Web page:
For the last few months, I’ve on-and-off been working on a new microkernel / RTOS that I’m calling K5. Naturally, your first question will be, why would you make a new RTOS when there are so many good ones already? Just written in Rust alone there is Hubris, TockOS, MnemOS, Embassy, RTIC, and a bunch of other's I haven't listed. K5 has a few unique goals:
- It aims to target microcontrollers, low-power SOCs, and crossover MCUs. Many RTOSs aims to just target one of these groups
- K5 has strict isolation between tasks and the kernel. Many RTOSes targeting microcontrollers share address space between each task and the kernel. K5 requires a strict separation between applications. So bugs in one component will not affect other components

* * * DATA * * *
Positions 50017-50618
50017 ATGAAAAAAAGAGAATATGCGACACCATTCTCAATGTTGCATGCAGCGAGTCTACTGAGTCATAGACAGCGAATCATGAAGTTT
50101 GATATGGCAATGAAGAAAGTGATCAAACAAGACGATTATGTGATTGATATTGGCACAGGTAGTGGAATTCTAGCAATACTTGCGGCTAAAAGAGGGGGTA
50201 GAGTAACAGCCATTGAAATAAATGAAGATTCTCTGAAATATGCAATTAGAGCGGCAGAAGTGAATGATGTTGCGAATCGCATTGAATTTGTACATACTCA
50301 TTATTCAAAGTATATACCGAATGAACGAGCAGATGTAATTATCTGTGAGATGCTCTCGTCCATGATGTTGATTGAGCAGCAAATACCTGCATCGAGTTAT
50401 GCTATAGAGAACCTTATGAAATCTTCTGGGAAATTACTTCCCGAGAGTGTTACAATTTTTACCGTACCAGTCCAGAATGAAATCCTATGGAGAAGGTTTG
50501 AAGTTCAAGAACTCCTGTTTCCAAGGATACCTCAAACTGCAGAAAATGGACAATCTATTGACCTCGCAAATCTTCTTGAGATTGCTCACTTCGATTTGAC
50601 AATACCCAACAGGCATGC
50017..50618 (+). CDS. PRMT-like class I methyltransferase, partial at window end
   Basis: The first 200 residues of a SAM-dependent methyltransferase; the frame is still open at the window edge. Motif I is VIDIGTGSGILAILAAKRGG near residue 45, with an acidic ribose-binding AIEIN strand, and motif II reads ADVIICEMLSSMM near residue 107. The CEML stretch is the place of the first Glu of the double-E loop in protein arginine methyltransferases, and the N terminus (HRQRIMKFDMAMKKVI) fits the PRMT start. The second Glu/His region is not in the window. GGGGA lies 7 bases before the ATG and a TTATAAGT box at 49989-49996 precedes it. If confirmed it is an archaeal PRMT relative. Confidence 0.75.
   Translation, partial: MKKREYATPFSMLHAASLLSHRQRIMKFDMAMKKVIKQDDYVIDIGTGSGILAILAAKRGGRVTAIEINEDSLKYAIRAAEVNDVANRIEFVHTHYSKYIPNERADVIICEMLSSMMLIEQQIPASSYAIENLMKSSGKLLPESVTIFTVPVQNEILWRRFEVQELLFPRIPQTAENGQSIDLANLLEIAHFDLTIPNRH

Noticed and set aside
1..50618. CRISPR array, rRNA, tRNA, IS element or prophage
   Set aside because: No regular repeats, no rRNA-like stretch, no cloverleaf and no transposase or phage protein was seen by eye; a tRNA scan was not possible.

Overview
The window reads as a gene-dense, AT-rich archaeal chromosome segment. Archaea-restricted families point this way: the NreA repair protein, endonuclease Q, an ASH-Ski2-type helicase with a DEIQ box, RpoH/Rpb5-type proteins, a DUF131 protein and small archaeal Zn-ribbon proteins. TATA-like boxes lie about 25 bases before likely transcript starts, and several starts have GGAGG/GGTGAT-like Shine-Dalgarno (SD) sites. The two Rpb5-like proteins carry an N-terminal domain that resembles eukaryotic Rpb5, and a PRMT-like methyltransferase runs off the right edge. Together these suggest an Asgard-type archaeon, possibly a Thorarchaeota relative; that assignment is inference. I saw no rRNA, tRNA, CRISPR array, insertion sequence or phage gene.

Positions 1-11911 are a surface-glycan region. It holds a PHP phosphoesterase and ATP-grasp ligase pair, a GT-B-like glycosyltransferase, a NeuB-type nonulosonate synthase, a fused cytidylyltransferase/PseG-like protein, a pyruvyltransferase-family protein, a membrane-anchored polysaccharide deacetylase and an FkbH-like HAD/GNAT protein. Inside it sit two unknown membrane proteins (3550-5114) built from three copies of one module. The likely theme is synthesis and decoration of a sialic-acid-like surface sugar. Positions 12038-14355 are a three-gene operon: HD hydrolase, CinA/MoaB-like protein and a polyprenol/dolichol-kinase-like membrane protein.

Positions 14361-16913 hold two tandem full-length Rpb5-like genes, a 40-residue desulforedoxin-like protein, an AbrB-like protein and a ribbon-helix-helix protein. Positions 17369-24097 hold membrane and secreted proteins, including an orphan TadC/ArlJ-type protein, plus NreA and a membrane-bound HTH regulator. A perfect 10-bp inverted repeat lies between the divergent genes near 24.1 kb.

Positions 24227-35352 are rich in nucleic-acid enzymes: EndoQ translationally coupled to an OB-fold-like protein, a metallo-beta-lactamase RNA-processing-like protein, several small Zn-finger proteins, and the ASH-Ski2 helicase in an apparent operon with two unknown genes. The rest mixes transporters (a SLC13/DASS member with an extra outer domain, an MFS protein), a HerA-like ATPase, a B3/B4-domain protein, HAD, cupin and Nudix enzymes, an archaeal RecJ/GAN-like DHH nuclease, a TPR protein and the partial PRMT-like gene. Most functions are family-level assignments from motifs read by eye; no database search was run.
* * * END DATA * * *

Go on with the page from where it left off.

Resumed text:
- K5 is a microkernel with a capability system based on seL4. Drivers are fully run in userspace, and all interactions between tasks are mediated through capabilities. This is a key difference over an RTOS like Zeyphr where drivers run in kernel space.
- K5 aims to have the best possible developer experience on a wide variety of processors. Rust developers largely expect their projects to “just build”, and K5 aims to continue that.
- Last but not least, K5 aims to be verified by various formal verification methods. Using mostly safe rust helps a good deal here, but there are all sorts of other things that we can verify. It would be fun to verify the upper bounds of run-time for task-switching.